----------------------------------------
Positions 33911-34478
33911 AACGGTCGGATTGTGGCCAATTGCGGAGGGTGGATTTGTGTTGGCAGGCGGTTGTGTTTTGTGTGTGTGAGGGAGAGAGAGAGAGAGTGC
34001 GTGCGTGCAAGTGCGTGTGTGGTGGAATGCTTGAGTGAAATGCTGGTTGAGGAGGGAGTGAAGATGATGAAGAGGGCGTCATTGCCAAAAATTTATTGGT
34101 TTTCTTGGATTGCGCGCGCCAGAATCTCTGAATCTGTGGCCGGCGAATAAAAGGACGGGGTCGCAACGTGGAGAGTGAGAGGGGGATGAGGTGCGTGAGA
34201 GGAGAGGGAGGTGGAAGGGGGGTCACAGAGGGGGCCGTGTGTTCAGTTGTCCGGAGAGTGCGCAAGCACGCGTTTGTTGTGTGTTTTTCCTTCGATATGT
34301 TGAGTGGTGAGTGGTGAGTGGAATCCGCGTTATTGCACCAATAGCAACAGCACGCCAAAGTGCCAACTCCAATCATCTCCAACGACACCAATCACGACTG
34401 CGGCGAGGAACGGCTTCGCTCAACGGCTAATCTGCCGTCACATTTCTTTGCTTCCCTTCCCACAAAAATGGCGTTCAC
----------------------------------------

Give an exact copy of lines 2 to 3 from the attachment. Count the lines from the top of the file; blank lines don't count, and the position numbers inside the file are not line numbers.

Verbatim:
33911 AACGGTCGGATTGTGGCCAATTGCGGAGGGTGGATTTGTGTTGGCAGGCGGTTGTGTTTTGTGTGTGTGAGGGAGAGAGAGAGAGAGTGC
34001 GTGCGTGCAAGTGCGTGTGTGGTGGAATGCTTGAGTGAAATGCTGGTTGAGGAGGGAGTGAAGATGATGAAGAGGGCGTCATTGCCAAAAATTTATTGGT